Chief Status



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Part of me is still in awe and disbelief that I was granted the opportunity to serve in such an important and influential position. Although it has now been a few weeks since I found out that I was selected to be one of the UNC Pediatric Chief Residents for the 2022-2023 academic year, I still get chills just thinking about how highly my peers and the faculty at my institution must think of me to feel comfortable nominating me for this position. I also get chills just thinking about the incredible amount of responsibility that comes with being a chief resident. Based on my observations and conversations with past and current chiefs, it is quite obvious that serving in this role is far from easy; it can in fact be a very challenging experience.

However, literally everyone that I've talked to has also told me that it is such a rewarding and critical experience that will definitely serve me well throughout my career and beyond. It will be interesting to learn and experience firsthand all of the important work that the chiefs do alongside program leadership behind-the-scenes. Being a chief resident means that I'll be spending an extra year here at UNC after I complete my residency training, which I'm totally cool with, even it means delaying my fellowship training by a bit. If that's what it takes to benefit from the honor and privilege of serving as a chief resident for the program that I love, then so be it! I'm looking forward to working closely with my co-chiefs (all of whom are certified ROCKSTARS), supporting all the residents in our program in various capacities, playing an active role in recruiting new residents, and making our program shine even brighter than it already does! ๐Ÿ˜Ž

When I last talked with you all, I was finishing up my radiology elective and gearing up for my inpatient experience as a senior resident at one of our affiliate community hospitals. Remember when I mentioned that I believed that it would be a challenging, yet rewarding experience, and that I knew it would likely be a tough adventure but I would also grow as a physician during my time there?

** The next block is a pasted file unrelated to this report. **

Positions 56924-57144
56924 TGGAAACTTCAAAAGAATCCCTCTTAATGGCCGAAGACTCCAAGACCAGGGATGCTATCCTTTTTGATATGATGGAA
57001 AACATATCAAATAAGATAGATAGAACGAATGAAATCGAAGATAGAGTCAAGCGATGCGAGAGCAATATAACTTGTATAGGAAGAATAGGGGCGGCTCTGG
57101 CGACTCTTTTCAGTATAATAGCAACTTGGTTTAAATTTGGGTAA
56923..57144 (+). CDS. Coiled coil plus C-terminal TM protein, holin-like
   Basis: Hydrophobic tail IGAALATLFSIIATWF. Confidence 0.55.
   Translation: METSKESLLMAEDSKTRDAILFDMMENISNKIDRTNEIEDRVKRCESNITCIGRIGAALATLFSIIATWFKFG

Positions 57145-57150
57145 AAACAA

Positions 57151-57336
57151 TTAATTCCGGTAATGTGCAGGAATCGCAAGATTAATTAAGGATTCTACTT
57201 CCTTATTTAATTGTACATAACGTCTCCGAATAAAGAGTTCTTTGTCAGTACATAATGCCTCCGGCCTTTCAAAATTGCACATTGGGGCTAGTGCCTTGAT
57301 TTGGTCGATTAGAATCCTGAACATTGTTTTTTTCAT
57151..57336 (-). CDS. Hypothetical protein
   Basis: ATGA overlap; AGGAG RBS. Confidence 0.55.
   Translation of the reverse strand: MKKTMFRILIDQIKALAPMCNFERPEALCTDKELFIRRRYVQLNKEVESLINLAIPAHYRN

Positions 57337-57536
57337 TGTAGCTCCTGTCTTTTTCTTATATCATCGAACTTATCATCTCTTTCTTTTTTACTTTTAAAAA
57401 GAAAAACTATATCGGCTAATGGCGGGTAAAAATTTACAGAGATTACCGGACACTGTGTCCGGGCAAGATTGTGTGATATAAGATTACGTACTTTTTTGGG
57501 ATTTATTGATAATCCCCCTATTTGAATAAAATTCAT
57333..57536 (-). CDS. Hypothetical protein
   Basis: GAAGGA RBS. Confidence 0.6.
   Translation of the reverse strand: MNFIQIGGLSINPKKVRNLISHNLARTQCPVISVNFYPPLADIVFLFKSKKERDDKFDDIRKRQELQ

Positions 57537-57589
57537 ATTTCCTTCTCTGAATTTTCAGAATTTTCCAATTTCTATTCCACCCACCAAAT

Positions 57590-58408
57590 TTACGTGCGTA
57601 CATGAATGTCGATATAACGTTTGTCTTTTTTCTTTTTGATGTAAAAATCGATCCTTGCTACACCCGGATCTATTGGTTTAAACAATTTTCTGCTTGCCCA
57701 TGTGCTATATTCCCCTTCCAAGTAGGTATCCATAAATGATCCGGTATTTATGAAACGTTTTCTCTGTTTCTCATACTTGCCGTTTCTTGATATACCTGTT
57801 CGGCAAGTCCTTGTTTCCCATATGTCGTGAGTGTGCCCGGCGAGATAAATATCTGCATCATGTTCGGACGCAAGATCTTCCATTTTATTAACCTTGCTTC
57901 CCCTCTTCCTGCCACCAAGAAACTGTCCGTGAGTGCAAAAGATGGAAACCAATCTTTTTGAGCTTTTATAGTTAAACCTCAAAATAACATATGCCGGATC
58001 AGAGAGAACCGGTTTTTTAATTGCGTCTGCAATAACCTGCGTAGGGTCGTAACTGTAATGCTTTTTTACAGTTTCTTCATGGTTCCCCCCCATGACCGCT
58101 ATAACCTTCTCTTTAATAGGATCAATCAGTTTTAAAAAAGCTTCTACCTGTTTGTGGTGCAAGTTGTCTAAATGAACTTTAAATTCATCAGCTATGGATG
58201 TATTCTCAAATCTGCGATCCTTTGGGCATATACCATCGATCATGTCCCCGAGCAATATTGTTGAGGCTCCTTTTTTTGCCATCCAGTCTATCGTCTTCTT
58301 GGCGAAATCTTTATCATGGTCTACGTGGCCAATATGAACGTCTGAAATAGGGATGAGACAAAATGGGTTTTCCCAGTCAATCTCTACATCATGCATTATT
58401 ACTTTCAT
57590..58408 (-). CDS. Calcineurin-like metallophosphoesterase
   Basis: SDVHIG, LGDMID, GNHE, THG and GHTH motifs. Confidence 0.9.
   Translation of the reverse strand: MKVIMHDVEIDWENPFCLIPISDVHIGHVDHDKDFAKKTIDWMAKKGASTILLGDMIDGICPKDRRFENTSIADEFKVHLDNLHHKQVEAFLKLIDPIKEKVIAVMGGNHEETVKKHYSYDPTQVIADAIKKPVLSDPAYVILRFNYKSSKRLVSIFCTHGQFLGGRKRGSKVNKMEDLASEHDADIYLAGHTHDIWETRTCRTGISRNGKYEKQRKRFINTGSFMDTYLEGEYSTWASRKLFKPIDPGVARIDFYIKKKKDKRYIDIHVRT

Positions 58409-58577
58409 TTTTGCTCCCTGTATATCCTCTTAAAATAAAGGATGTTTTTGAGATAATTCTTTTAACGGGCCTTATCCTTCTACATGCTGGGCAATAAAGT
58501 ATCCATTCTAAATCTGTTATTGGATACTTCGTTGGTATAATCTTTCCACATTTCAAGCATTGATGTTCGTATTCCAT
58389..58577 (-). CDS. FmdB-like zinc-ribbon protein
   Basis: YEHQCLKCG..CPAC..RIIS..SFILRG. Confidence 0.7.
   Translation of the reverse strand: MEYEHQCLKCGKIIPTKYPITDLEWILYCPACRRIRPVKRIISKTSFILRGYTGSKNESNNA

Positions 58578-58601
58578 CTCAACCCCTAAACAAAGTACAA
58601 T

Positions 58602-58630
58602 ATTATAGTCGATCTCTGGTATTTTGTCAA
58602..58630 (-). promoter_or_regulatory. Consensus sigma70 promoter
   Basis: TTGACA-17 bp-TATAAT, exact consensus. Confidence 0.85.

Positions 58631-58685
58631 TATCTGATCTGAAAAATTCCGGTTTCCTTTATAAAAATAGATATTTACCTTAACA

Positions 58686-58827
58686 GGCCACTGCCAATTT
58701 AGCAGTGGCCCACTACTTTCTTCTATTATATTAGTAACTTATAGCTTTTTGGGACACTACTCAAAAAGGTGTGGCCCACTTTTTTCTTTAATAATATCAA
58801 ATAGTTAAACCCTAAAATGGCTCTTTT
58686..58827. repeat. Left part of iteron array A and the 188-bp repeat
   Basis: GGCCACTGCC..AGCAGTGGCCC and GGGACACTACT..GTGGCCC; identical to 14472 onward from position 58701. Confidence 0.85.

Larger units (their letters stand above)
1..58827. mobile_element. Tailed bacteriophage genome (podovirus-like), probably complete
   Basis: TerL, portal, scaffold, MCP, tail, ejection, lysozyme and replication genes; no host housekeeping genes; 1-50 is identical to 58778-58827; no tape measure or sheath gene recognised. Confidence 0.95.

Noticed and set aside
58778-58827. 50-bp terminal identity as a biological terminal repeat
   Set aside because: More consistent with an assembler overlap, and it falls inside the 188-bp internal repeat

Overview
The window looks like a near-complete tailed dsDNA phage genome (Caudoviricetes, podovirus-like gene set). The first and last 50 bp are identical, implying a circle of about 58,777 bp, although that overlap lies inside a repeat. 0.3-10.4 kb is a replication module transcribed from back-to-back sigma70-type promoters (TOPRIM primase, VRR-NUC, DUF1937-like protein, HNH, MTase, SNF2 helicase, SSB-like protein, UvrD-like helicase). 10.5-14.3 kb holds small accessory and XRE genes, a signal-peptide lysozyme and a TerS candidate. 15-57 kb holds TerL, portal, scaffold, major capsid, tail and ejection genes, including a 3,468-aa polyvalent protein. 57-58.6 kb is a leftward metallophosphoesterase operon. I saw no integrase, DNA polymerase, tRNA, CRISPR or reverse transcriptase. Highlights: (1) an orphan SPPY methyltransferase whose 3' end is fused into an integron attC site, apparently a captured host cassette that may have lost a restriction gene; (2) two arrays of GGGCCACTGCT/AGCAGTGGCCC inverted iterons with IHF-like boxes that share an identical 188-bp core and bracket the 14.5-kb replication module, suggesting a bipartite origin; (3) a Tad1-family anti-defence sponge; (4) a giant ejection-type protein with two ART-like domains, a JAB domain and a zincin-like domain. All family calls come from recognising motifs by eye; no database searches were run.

Well, turns out that I was about 110% correct.

Working as a senior resident on this rotation has NOT been one of the easiest things I've ever done (my schedule has been BUSYYY ๐Ÿ˜ฉ). But with that said, it also has not been the hardest rotation I've been on either (*cough* PICU *cough* HEME/ONC *cough* *cough* PURPLE – if you know, you know *cough*). It was challenging in the sense that I had to navigate patient care at a community hospital as a senior resident leading a clinical team, meaning that I was responsible for the care of ALL the patients on our service (PICU + floor patients). Along with this responsibility, I provided myself as a consistent resource to the interns and the medical students on our team as they all provided direct care to their assigned patients on a daily basis while learning from each other. While I had much less patient notes to write due to my senior status (PRAISE GOD), one thing that I had to get used to in this role was taking direct calls from outside hospitals and facilitating the transfer of patients from their hospitals to ours. This meant that instead of actually seeing and examining the patient in person, I had to determine the clinical status of a patient based on what was written in their chart and what was told to me over the phone. Let me tell you, this is NOT an easy thing to do, especially when you're the most senior pediatric physician in the children's ward at night. I fortunately was able to successfully use my clinical skills to facilitate outside transfers of patients and appropriately triaged them to either the general floor or the PICU. It has actually been pretty cool to get this kind of experience (it was only cool after I got over how intimidated I was to coordinate transfer calls), and I've grown to appreciate being able to apply my clinical skills in this unique kind of way.